- add 9, 10, slap and fold for 10 mins until smooth and not sticky, rest 1 hour
- perform 3 sets of letter fold over the next 2 hr 45 mins, rest for another 45 min - 1hr
- Shape and coat with oats, place into a banneton seam side up and sprinkle cornmeal generous all over the top
- Retard in fridge for 16 hrs.
- Slash and generously spray top with water before baking,
- Bake at 500f for 20 mins covered, remove cover, drop temp to 425f, slide a sheet pan underneath the Dutch oven / baking stone for insulation to prevent bottom from burning. Spray the top again and bake uncovered for another 40 mins.

 

pul's picture
pul

Made some yeast water using fresh grapes. Really easy to make, just crushed the grapes coarsely and let ferment for 3 to 4 days in room temperature until the foam on top reduced activity. Once it is done it will look like rose wine, you may even taste if you like. Next step is to mix that liquid and some fruit with flour to make the levain, which took about 12 hours to peak. I actually had to put it in the oven with the light on to speed up the process as I wanted to bake in the same evening.

Autolysed flour and water for 30 min using KA-AP flour mixed with whole wheat and rye to a proportion of about 10% ~ 15% (total flour was 320 g). Mixed the levain (~70 g at 100%) and kneaded for about 1 min, with 60% overall hydration. Let rest for 30 min, added salt, and kneaded again for 1 to 2 min. Applied 3 stretch and folds in 30 min time intervals. From autolysing to the end of bulk fermentation, the elapsed time was 5 hours. Shaped and final proofed for 1 hour before baking in clay pot at 240C for 20 min, then reduced heat to 230C for another 15 min with lid off.

The recipe is just like any pain de campagne, adapted for yeast water with no efforts. Oven spring was great, all baked in one day without retarding dough. I am not a huge fan of retarding dough in the fridge. I don't really think it noticeably enhances any flavor, and the crumb is always more dense. Retarding also results in too many blisters, so whenever I can, I won't retard.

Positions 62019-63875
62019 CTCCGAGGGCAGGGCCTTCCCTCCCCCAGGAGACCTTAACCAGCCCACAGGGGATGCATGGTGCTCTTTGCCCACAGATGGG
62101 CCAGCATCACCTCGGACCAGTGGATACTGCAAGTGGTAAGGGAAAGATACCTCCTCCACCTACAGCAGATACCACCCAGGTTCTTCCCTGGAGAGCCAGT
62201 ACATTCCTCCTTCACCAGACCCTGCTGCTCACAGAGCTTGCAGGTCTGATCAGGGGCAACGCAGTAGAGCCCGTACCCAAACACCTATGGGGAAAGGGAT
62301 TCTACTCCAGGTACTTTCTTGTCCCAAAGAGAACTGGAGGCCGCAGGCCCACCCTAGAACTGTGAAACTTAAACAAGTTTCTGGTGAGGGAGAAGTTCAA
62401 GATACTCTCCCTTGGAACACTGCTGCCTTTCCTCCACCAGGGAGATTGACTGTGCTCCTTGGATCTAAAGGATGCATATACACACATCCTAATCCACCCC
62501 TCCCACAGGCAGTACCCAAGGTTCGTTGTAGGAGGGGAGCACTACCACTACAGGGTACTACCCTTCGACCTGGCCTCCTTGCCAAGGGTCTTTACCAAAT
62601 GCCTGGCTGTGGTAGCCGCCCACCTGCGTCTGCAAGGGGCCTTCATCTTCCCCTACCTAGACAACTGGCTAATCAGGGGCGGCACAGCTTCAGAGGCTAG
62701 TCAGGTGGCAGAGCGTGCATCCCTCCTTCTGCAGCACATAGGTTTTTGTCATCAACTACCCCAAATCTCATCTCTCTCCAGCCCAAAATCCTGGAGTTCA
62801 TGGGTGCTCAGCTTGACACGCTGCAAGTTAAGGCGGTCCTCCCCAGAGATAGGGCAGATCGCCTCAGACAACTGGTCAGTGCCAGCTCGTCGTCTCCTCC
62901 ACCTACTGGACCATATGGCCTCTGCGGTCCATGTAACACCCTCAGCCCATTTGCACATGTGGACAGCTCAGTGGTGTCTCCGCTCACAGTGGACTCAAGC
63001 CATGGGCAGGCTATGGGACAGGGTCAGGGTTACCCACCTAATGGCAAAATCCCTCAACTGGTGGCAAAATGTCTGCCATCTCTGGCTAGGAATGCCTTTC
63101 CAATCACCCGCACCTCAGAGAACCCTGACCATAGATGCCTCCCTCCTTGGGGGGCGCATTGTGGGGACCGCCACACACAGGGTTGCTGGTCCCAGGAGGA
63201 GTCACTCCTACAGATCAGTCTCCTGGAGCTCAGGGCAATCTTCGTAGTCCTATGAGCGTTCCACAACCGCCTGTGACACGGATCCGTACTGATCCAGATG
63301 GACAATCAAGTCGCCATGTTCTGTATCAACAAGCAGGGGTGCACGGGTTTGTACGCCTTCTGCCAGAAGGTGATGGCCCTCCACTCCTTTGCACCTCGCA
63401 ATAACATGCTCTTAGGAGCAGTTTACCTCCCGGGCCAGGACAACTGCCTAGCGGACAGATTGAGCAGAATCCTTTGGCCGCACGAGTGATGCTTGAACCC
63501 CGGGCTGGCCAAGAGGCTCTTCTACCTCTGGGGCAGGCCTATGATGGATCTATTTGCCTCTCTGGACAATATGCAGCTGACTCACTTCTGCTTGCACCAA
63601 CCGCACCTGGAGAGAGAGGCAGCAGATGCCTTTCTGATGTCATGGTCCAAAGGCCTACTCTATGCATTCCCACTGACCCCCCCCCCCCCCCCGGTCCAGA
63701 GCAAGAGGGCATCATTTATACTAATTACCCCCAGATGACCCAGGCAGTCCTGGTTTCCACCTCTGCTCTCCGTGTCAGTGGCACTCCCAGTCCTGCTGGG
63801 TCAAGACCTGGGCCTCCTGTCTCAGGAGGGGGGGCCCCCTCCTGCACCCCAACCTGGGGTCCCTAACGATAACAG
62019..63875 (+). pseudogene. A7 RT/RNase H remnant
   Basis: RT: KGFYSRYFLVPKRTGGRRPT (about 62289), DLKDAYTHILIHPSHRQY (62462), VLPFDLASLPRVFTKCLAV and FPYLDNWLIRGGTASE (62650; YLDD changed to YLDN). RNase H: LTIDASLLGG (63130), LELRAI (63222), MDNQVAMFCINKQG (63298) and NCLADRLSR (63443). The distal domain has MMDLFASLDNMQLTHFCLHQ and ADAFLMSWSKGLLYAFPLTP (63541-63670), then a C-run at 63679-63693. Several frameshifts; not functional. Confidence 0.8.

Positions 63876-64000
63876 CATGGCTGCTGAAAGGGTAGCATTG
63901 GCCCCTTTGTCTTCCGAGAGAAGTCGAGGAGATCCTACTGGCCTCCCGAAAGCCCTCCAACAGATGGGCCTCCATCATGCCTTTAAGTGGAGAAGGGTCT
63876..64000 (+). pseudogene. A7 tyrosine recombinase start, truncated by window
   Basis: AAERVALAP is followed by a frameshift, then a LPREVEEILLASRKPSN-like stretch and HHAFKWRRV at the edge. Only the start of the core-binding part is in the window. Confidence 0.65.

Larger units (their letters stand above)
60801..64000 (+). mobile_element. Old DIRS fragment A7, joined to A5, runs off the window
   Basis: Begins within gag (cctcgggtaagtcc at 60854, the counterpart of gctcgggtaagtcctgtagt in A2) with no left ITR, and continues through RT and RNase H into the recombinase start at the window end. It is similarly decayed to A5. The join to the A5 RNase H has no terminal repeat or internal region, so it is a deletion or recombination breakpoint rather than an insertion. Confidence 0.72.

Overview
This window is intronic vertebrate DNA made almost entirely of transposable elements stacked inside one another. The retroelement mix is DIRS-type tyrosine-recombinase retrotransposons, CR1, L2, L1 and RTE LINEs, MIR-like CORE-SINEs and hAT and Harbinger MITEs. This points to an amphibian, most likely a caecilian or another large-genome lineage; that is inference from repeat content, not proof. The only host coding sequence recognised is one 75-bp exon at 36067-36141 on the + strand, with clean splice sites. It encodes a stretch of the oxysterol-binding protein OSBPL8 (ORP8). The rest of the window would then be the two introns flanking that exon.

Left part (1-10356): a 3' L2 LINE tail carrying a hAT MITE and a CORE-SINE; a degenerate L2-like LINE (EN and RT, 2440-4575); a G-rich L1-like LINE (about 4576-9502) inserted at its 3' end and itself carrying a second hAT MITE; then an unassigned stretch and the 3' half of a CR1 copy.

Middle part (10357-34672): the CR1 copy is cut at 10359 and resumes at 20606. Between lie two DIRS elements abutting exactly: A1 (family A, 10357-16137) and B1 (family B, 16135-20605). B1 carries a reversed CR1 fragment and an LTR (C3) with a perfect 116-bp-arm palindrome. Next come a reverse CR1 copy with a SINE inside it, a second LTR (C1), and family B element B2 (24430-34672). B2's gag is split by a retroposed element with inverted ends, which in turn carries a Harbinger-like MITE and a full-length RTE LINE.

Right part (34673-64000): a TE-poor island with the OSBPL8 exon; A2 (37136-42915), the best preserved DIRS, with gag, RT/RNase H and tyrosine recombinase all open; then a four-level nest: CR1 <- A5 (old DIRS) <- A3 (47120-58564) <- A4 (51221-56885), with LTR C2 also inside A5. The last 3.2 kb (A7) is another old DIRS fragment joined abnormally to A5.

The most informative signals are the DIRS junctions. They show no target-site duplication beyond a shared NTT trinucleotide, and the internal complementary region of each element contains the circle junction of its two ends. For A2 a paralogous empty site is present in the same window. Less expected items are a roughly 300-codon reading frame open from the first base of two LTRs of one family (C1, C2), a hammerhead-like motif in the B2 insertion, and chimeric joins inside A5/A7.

Cooper's picture
Cooper

The other day, while looking for rye flour at my local Whole Foods, I came across spelt flour, made by the same company, Farmer Ground http://www.farmergroundflour.com/. I used their organic rye flour before, and while I am still very new to baking a good, mostly rye loaf, I liked the taste the rye flour gave to my wheat loaves when it was added in moderation. 

I have heard about spelt and spelt flour before, and decided to give it a try.  Initially, I thought about adding just a small amount of spelt to replace all-purpose flour in my trusted go-to recipe for sourdough.  I simply wanted to see how it would taste. When it came time to bake, however, I suddenly became very "inspired", and figured "Why not just see what else I can do?"  With all of my bread-baking attempts, the loaves always come out edible, even if terribly looking, so I was not particularly afraid of a failure. As the result, I present to you a loaf baked with not just two, but four flours: all-purpose wheat, whole wheat, medium rye, and spelt.  The dough was a pleasure to work with, nice and pliable, not too dry and not too wet, albeit a bit sticky, even given the relatively low moisture amount. I suspect the "stickiness" was the result of rye flour being present, as I have experienced that before (to the point where once I had to literally scrape my loaf out of banneton where it was placed for final proofing).